NoSQL on Android

There are various NoSQL solutions for mobile platforms such as the iOS and Android. Here, we will look at Couchbase Lite (CBL – the successor of TouchDB), a lightweight, full-featured, embedded JSON database.

Why a full-feature database instead of just a wrapper for a cloud service? Basically, responsiveness. The idea is that the application should always be available to users even when the network is down or slow. Of course, being able to work with data locally also means that we’ll have to sync with the server at some point.

Note that CBL is significantly different from Apache CouchDB despite the “Couch” part.

Now, let’s get down to business and create a small Android application (entire code available on GitHub) which sets up a database using CBL’s Native API, and run basic CRUD operations.

After going through a relatively easy setup ( this one is for good old Eclipse users, that one for Android Studio fans), let’s start by writing some code:

import com.couchbase.lite.*;
import com.couchbase.lite.android.AndroidContext;

/** Database wrapper*/
public class CbDatabase {

  private Database database;
  private Manager manager;

  /** Ctor Setup */
  public CbDatabase(String dbname) 
                    throws IOException, CouchbaseLiteException {
      
     // 1. use default settings (read/write access)
     manager = new Manager( new AndroidContext(ctx),  
                            Manager.DEFAULT_OPTIONS );

     // 2. Check database name given by user
     // No upper case allowed in CBL!
     // Only the following characters are valid: 
     // abcdefghijklmnopqrstuvwxyz0123456789_$()+-/

     if ( ! Manager.isValidDatabaseName(dbname)) {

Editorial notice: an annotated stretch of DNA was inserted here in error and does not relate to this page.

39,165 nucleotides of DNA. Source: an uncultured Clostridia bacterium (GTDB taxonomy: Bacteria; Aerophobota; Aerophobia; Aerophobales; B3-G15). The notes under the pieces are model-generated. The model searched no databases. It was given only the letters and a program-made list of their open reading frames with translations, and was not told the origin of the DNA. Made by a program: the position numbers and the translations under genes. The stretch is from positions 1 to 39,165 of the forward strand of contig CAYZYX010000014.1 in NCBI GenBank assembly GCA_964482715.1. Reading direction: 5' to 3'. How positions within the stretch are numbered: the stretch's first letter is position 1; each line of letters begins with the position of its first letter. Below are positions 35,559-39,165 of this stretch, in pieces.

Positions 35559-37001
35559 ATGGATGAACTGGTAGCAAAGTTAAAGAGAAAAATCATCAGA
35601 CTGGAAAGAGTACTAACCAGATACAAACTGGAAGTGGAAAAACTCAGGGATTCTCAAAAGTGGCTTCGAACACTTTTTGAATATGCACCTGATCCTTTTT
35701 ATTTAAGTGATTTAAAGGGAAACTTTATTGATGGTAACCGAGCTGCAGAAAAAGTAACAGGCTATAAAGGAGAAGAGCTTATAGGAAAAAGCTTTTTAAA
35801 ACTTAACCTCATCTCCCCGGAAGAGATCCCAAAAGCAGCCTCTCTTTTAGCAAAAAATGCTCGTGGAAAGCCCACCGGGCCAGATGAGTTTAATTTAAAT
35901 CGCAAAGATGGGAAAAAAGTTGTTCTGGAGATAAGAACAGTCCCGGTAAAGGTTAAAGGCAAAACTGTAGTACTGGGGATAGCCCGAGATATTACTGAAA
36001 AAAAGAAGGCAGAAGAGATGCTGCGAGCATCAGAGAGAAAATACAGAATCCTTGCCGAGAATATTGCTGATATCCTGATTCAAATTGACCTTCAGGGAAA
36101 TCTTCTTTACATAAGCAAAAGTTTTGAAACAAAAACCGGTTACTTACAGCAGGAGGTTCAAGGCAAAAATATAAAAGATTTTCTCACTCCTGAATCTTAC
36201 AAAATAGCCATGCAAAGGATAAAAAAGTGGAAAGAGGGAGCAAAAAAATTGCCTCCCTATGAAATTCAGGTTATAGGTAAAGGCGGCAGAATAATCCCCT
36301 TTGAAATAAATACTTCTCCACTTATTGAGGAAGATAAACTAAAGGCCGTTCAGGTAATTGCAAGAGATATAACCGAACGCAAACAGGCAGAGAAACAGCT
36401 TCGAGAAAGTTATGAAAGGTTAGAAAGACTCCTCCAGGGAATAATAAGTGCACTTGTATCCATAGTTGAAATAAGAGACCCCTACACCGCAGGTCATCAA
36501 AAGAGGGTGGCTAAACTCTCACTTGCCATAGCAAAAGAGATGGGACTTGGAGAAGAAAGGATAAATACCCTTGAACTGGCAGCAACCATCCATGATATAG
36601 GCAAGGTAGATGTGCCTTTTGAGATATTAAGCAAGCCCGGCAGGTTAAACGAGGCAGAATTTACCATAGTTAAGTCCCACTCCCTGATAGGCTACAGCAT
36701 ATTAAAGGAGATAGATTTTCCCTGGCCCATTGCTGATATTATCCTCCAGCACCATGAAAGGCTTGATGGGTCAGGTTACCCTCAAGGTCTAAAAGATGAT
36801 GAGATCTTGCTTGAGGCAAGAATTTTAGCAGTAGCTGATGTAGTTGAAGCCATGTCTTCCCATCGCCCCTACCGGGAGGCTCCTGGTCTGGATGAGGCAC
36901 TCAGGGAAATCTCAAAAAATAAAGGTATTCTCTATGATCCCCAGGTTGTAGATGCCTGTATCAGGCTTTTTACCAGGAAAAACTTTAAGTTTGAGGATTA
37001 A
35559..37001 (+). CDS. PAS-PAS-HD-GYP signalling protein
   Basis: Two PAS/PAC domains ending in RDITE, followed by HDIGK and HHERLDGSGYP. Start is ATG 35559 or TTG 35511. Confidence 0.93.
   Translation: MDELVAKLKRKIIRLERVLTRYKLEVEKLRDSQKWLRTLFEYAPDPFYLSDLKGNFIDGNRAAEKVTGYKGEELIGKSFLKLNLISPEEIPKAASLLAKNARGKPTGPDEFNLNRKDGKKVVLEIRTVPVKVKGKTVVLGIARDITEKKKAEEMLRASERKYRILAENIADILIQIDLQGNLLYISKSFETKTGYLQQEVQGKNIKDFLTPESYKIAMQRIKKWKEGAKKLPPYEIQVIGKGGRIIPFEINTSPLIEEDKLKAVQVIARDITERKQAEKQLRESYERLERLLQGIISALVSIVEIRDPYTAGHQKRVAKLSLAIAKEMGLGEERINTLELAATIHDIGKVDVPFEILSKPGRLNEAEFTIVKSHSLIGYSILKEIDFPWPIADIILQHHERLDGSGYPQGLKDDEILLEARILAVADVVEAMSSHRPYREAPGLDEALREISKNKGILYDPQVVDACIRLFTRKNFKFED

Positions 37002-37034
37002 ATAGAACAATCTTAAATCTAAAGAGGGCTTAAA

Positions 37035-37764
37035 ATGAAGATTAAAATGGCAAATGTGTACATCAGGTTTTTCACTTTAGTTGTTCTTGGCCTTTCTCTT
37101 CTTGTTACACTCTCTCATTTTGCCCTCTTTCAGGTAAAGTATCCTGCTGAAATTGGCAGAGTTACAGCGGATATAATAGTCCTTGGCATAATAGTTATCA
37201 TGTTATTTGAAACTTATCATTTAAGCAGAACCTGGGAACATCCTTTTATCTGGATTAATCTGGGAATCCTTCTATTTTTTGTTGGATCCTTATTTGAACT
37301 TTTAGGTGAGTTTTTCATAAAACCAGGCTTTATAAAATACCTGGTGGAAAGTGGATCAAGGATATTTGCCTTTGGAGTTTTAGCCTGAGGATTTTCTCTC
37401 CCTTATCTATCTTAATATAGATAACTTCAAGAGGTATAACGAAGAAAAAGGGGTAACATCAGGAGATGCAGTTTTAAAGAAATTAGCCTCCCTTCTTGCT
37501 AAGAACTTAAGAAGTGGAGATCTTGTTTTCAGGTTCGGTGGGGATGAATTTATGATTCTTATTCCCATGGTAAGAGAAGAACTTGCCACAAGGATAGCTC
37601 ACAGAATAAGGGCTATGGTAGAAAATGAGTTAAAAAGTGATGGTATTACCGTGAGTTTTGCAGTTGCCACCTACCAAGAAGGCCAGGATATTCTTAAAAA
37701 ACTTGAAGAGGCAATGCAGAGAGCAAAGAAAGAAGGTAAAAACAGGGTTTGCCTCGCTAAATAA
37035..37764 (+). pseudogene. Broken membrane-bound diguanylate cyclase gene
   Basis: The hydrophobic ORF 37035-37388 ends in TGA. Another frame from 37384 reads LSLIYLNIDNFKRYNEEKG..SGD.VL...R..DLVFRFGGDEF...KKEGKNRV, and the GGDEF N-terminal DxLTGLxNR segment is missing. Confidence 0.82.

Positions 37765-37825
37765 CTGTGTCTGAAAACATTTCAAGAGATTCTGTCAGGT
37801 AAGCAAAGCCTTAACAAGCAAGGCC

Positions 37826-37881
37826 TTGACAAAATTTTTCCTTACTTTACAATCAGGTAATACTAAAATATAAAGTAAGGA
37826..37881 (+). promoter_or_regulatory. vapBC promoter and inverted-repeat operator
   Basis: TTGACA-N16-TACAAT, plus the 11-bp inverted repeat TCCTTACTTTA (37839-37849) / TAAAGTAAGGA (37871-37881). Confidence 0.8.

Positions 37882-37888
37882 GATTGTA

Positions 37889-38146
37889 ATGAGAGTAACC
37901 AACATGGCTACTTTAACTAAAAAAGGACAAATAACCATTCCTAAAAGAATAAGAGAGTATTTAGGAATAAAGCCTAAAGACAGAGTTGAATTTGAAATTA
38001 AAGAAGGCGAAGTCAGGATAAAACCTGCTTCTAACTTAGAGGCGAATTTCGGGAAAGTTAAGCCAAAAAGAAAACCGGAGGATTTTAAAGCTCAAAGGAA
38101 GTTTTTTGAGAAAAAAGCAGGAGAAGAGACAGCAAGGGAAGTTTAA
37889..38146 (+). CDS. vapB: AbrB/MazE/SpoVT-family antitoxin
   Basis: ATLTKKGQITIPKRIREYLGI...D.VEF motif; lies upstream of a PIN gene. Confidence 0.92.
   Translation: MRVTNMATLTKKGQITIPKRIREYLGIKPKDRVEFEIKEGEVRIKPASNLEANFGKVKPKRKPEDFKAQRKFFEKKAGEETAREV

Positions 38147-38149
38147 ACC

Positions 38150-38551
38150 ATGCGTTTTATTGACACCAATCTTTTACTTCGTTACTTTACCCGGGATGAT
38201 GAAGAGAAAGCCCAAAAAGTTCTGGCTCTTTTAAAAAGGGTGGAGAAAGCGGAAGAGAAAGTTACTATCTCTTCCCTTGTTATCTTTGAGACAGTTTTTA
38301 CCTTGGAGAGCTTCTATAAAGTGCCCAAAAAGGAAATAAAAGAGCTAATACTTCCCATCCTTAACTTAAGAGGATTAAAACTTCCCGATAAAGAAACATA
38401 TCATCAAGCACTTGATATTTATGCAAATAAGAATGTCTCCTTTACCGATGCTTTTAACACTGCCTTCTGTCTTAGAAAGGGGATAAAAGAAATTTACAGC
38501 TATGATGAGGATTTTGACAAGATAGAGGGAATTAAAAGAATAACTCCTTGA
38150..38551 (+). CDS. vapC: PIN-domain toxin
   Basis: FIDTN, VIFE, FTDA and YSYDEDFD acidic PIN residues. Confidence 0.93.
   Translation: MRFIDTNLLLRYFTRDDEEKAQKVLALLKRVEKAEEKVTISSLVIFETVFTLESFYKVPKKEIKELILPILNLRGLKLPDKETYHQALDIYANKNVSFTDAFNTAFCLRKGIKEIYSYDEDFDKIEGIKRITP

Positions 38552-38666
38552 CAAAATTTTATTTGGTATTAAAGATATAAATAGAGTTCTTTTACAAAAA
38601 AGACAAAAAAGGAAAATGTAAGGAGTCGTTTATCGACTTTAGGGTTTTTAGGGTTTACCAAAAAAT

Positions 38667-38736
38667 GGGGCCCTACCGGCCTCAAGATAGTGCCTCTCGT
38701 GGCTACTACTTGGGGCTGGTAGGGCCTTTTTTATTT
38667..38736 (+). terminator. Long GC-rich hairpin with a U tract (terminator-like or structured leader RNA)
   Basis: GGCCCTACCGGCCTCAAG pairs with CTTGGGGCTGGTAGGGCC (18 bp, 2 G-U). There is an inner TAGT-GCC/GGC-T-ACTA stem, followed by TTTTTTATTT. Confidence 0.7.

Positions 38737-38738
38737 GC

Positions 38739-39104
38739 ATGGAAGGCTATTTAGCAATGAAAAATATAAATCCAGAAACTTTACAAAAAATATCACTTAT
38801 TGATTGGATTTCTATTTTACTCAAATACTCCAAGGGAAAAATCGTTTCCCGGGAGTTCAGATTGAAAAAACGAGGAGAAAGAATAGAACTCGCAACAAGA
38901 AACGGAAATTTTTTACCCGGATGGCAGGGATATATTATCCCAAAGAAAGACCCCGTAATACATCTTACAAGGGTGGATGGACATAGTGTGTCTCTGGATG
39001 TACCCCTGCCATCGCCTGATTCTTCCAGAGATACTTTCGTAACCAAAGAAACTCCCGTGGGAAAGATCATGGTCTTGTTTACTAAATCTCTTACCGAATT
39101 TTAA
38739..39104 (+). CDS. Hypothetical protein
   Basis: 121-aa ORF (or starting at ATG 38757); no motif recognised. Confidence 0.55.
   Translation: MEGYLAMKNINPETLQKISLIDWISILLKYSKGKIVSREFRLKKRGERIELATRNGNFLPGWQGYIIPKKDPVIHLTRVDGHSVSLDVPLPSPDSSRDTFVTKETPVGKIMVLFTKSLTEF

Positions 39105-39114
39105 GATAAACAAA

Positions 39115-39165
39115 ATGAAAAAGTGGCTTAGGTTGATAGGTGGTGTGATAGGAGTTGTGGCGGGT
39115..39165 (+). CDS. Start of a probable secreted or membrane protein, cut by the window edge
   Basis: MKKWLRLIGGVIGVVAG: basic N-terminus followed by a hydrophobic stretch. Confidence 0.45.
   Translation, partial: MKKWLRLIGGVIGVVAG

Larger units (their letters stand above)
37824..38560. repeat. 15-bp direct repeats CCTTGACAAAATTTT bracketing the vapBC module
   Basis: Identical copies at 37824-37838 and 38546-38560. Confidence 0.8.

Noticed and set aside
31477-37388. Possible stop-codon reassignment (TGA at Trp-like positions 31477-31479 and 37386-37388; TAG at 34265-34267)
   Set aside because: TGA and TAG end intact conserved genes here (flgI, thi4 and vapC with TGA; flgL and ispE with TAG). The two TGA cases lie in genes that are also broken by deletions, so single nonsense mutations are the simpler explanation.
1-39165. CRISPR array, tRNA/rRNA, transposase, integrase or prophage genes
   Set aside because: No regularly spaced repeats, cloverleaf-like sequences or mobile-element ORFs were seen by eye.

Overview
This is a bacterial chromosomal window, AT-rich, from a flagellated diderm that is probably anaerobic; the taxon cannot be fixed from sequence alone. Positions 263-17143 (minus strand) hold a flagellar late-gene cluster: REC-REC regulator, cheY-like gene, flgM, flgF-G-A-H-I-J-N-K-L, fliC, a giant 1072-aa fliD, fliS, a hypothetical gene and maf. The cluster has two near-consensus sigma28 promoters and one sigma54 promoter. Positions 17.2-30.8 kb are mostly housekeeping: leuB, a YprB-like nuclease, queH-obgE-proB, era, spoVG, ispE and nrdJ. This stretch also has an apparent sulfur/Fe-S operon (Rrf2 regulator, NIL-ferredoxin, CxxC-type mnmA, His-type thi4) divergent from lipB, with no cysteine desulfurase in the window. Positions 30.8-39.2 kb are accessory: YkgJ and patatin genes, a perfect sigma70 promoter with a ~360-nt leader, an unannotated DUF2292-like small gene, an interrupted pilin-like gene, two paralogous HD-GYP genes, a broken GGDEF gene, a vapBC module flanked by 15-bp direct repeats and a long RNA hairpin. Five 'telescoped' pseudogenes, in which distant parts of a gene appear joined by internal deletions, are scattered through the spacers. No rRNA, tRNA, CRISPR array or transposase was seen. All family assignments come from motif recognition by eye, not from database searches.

// report...
         return;
     }	
     // 3. Get existing db with that name
     // or create a new one if it doesn't exist
      database = manager.getDatabase(dbname);
  }

  //...more methods to come
}

The code above uses a Manager to set up a database with a valid name. A CBL Database is basically a container for documents. A Manager can create several different databases, each with its own namespace. Here’s how to release all the resources:

/** */
public void close(){
  if(manager != null){
    manager.close();
  }
}

Once given the Database object, we are now ready to do CRUD operations on it:

/** C-rud */
public String create( Map<String, Object> docContent )
                       throws CouchbaseLiteException {

  // create an empty document
  Document doc = database.createDocument();
  // add content to document and save it
  doc.putProperties(docContent);
  return doc.getId();
}

A CBL Document is the primary entity stored in a database, and has the following attributes:

  • A unique ID (_id property) which can be automatically generated as a UUID
  • A revision ID (_rev property) to keep track of updates
  • A set of key/value pairs forming the body of the Document

Once created, we can retrieve a Document’s content by its id:

/** c-R-ud */
public Map<String, Object> retrieve(String docId){
  return database.getDocument(docId)
         .getProperties();
}

We can update an existing key/value pair entry in a Document by using a callback:

/** cr-U-d (auto-retry) */
public void update( final String key, final Object value, 
                    String docId )
                    throws CouchbaseLiteException {

   // retrieve the document from the database
   Document doc = database.getDocument(docId);
   doc.update(new Document.DocumentUpdater() {
       @Override
       /** This may be called more than once */
       public boolean update(UnsavedRevision newRevision) {
           Map<String, Object> properties = newRevision.getUserProperties();